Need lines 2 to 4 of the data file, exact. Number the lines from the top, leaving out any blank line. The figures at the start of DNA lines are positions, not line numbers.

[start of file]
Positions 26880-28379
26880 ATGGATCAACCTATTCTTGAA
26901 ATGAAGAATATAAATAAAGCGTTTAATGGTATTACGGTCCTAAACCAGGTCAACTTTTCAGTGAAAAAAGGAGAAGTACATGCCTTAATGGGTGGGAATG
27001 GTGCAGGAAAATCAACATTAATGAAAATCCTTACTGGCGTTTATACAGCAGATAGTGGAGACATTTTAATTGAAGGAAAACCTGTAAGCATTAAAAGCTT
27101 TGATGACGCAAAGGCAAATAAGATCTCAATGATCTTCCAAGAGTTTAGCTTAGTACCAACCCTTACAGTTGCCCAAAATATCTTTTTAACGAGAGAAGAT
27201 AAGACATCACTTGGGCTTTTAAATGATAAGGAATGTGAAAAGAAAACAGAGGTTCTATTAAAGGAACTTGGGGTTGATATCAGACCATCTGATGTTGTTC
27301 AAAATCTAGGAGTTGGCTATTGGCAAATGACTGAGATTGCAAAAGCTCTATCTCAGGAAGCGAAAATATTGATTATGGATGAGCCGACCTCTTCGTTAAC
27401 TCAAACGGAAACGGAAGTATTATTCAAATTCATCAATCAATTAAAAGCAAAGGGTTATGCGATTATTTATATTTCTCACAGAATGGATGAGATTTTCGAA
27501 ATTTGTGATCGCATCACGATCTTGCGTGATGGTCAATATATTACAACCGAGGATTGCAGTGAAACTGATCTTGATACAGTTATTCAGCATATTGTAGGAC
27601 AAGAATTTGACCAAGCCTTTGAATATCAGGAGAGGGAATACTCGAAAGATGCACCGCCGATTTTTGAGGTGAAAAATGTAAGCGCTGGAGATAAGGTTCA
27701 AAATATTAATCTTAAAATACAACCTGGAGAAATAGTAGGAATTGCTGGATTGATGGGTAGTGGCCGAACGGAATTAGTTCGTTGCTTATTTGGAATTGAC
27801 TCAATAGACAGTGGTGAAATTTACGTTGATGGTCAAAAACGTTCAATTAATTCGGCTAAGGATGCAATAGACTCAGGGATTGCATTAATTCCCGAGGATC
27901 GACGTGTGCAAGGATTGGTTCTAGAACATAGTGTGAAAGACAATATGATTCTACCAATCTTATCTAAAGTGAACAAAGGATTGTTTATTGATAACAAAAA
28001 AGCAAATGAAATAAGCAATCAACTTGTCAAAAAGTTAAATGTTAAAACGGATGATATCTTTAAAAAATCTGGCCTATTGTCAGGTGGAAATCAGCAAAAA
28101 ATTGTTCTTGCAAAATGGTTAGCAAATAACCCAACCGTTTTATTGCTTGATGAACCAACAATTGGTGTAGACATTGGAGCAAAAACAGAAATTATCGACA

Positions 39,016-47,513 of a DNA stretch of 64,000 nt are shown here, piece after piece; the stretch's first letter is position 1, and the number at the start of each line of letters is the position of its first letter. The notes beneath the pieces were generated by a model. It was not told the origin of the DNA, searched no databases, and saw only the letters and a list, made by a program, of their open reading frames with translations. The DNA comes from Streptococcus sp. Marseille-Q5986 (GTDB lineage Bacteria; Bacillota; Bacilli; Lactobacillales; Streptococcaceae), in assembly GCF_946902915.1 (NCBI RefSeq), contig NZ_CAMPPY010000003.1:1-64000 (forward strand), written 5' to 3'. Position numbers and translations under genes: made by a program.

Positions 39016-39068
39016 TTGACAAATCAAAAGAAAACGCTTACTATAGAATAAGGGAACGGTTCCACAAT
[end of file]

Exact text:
26880 ATGGATCAACCTATTCTTGAA
26901 ATGAAGAATATAAATAAAGCGTTTAATGGTATTACGGTCCTAAACCAGGTCAACTTTTCAGTGAAAAAAGGAGAAGTACATGCCTTAATGGGTGGGAATG
27001 GTGCAGGAAAATCAACATTAATGAAAATCCTTACTGGCGTTTATACAGCAGATAGTGGAGACATTTTAATTGAAGGAAAACCTGTAAGCATTAAAAGCTT